The Sunday Mail
Following a document published by the Vatican in preparation for the Synod of the Amazon scheduled for later this year, conversations around whether or not Catholic priests should marry have taken centre stage at a time when the church is facing a deficit of priests mostly due to the Church’s celibacy clause.
The proposal looks at the possibility of ordaining “viri probati,” or mature married men, in exceptional situations.
‘Viri probati’ are people of proven faith who can already deliver the Eucharist and the Liturgy of the word.
The Zimbabwe Catholic Bishops Conference secretary general, Father Frederick Chiromba said the current debate needs to be understood in the context of the New Evangelisation and the celebration of the Sacraments.
“The issue is not even about remote areas but whether the people of God are being adequately provided for in terms of what they need for their eternal salvation, be they in the cities or the so called remote areas,” he said.
Celibacy of priests, which is regarded as a gift, is a prerogative of the Latin rite of the Catholic Church.
The debate of ordaining men of proven faith has been a mainstay in the Catholic Church for years though the late Pope John Paul II was seen as the one who closed the initial discussions with a strong stance on maintaining celibacy in the priesthood.
Quoted in the media on his address to the representative of the Amazonian people in Peru in 1985, Pope John Paul II acknowledged the lack of vocation but encouraged the community to open up “to the call of God that invited his sons to the full ecclesial service, to priestly service and consecrated life”.
To him, the solution of ordaining married men of proven faith was not an option. He suggested that the Church would rather look for other solutions to the ‘distressing pastoral program’.
However, the conversation has been reignited ahead of the Synod of the Amazon, which is scheduled for October.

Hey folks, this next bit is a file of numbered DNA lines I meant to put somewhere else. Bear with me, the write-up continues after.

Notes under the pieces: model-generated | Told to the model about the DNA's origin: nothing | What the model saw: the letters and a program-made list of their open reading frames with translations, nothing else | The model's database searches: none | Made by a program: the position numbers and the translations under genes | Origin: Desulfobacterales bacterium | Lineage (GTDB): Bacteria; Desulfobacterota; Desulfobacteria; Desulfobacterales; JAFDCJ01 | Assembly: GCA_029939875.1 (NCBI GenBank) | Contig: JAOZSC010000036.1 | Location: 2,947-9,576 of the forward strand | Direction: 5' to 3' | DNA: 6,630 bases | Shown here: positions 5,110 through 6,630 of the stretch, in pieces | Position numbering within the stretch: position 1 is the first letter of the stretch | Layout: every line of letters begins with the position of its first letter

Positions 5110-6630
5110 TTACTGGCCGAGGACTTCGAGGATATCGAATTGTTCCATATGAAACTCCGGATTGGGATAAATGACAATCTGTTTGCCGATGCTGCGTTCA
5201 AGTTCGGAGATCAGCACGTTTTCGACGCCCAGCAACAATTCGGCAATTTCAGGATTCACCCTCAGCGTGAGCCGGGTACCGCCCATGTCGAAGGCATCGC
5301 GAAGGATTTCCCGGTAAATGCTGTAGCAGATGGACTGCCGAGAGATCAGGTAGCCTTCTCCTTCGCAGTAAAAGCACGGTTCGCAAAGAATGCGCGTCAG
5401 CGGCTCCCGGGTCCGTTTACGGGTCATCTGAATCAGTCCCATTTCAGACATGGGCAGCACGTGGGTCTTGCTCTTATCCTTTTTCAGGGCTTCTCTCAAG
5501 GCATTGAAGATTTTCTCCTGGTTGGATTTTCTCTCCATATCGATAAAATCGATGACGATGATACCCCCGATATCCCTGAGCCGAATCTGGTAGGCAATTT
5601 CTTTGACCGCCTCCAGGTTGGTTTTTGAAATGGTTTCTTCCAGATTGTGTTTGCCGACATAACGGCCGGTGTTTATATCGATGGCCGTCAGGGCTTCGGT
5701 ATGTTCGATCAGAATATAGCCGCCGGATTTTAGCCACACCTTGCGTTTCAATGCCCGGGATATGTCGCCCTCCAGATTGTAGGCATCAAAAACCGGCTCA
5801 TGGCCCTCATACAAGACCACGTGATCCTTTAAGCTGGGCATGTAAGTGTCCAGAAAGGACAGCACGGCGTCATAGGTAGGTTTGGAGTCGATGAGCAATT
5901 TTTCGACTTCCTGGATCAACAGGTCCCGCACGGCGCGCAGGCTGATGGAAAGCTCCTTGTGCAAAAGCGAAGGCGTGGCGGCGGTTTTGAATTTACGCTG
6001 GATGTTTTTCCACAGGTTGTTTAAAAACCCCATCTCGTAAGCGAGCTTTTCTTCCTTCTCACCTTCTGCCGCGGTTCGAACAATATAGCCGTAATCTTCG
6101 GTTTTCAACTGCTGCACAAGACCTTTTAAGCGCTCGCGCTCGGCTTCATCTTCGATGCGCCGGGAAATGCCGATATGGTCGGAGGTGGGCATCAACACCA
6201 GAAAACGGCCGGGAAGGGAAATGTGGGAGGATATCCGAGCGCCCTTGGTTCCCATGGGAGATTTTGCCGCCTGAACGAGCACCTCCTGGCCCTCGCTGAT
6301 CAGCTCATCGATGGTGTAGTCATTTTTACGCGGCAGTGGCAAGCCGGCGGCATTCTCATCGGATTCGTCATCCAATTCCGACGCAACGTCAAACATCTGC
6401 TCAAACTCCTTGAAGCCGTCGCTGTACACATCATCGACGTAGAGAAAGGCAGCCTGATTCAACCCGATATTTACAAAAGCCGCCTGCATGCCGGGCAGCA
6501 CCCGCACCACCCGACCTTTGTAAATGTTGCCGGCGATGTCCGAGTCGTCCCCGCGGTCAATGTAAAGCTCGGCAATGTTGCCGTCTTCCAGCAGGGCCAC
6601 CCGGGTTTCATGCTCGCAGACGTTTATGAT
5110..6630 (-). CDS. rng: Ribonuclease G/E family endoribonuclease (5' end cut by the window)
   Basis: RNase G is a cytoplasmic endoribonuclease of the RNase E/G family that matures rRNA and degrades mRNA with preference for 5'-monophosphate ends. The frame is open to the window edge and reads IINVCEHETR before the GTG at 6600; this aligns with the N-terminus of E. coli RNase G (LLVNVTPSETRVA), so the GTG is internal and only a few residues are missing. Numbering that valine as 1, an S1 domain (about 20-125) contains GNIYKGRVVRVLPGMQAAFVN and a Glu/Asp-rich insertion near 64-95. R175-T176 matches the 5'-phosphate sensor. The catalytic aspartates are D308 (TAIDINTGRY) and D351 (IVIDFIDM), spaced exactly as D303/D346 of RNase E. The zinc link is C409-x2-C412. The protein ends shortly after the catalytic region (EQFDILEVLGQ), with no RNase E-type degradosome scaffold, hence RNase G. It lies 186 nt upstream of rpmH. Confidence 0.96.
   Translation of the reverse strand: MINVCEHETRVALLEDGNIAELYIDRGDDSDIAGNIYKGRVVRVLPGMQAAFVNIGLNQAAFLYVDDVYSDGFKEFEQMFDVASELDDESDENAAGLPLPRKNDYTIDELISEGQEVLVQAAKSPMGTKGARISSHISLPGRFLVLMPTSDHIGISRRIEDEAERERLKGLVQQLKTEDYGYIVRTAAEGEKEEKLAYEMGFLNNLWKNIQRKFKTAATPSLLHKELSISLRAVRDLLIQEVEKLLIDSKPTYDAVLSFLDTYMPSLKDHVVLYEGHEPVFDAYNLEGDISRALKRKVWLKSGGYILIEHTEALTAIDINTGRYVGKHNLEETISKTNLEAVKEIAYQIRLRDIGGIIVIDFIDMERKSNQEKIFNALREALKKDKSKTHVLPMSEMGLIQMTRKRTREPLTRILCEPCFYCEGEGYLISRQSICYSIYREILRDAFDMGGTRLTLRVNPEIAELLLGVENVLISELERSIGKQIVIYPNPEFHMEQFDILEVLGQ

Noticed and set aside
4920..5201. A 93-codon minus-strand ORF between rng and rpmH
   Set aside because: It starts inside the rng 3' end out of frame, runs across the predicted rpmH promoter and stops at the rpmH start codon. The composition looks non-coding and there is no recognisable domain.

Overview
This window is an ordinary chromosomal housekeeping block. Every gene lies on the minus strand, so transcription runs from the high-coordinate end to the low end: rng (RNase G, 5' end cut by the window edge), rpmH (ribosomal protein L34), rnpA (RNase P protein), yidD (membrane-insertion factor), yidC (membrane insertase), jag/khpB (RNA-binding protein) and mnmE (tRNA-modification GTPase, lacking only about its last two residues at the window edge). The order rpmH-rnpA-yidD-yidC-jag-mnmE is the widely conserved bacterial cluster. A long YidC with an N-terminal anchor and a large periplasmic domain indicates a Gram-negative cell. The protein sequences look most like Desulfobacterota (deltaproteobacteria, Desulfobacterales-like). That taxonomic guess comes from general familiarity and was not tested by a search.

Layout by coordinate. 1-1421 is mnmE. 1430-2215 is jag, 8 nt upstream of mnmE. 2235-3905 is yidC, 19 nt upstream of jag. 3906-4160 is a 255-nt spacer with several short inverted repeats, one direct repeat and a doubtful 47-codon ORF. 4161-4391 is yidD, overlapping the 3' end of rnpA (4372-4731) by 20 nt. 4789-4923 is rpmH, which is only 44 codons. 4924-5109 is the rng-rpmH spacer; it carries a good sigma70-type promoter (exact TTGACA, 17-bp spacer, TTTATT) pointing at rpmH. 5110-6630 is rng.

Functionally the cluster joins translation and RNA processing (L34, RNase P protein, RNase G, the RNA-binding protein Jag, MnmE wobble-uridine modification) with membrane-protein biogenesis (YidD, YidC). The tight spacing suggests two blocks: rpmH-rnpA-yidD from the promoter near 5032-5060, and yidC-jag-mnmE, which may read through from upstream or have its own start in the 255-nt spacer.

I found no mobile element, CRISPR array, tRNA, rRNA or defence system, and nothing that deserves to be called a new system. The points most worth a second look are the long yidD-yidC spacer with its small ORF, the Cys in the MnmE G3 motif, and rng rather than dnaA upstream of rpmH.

Father Chiromba acknowledged that the debate has been brought to the forefront.
“The only difference now is that, whereas the debates in the past were behind closed doors, in the Seminaries, Houses of
formation, etc, the current debates are in the public domain. The debates need to be related to the reality of the Church, which is always the same and at the same time always reforming itself under the guidance of the Holy Spirit,” he said.
“Equitable distribution of priests may also help with priests being sent from one region to another. The Church already does this and Zimbabwe is playing its part.
“However, eventually the faith has to take root in the cultures that are evangelised. If this does not happen it becomes a matter of ongoing study by the Church,” added Father Chiromba.
The celibacy debate has also come in the limelight as a probable scapegoat to a series of scandals that has rocked the Catholic Church over the years, with thousands of people thought to have been abused by priests.
Further to that, the Church has been accused of covering up the sexual crimes around the world. This has also seen resignation of high profile personnel in the Catholic Church.
Some sectors of society have blamed celibacy as one of the contributing factors to such sexual abuse scandals.
Others have gone on to suggest that celibacy has been a major hindrance for individuals interested in taking up the office of the priests, thereby leading to the obtaining shortage of priests.
“Viri probati are not running away from celibacy, just as celibates are not running away from marriage. Both are simply responding to a vocation to serve the people of God,” Father Chiromba concluded.